Mr. Andrew, Build and Release Manager at Marks and Spencer asked a question about the release management on my LinkedIn professional group. I think this is the question on the mind of many release managers. Following is his question and my subsequent answer. There were some other beautifully crafted answers to the question but here I am presenting only my answer.
Andrew's Question: Hi, I'm trying to understand what is the best practice for Release Management in a very large organization. Currently I have a central team of about 25 Release Managers that manage releases throughout the entire lifecycle (into System Test, System Integration Test, User Acceptance Test, Operational Acceptance Test and Production).
However, I'm not sure if this is the best model for the business. My development colleagues have suggested that releases into System Test (not int. test) may be better controlled via the Development Teams, thus increasing release turn-a-round (less red tape!), although this brings concerns of control, environment access, etc, etc, into my mind.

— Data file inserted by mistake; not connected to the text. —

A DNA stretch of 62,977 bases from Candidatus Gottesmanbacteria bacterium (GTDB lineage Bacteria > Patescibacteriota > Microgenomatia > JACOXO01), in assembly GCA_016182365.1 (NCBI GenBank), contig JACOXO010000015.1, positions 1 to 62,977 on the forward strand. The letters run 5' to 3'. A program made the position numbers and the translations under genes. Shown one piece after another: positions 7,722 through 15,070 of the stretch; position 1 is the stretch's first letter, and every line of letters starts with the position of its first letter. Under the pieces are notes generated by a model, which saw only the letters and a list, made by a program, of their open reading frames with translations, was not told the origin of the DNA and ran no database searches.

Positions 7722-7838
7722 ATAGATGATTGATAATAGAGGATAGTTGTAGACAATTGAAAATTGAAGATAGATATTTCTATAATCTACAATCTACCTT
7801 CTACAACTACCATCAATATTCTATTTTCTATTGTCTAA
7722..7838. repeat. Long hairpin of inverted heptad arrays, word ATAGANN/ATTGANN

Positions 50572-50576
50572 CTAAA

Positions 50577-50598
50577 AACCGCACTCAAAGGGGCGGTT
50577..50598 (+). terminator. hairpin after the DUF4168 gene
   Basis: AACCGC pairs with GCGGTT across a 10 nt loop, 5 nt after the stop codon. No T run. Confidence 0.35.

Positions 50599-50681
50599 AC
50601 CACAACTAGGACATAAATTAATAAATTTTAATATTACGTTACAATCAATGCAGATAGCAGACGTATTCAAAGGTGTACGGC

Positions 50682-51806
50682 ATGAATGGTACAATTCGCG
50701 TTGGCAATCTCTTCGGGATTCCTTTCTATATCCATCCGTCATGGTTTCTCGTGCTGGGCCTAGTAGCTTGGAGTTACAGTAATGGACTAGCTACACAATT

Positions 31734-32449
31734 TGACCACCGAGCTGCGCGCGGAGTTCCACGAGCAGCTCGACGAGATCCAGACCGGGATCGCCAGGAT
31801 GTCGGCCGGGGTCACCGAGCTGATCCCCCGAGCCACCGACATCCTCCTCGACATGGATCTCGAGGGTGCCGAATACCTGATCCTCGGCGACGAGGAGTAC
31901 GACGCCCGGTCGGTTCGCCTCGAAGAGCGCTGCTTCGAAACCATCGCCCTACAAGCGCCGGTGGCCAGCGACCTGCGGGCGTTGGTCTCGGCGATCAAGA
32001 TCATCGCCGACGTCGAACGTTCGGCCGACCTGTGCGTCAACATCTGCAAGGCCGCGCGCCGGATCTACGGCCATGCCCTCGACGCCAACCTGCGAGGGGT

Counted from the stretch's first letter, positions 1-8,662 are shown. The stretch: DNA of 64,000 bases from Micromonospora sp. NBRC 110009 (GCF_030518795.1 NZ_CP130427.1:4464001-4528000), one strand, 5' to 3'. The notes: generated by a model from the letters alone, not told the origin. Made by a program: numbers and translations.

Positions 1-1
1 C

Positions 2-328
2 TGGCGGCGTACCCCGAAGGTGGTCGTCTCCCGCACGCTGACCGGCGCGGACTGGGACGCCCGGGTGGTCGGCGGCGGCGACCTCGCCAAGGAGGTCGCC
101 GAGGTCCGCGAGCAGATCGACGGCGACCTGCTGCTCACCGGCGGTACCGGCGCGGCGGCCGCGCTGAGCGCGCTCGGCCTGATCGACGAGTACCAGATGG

I'd like to canvass ideas and thoughts around this please. Many thanks in advance of your support, Andrew
My Answer: There is no single model that fits for all but I don't think releases into system test can be controlled via development team in an efficient way. In fact such a move can divert the development team from their core function along.
Assuming release manager as a single point of contact in your organization, transferring such work to development team could bring a situation of uncertainty amongst people requiring a release. Depending on the size of organization, there will be a number of people looking for the right point of contact for their release requirement/advice along with the nightmare of tracing the culprit if anything goes wrong.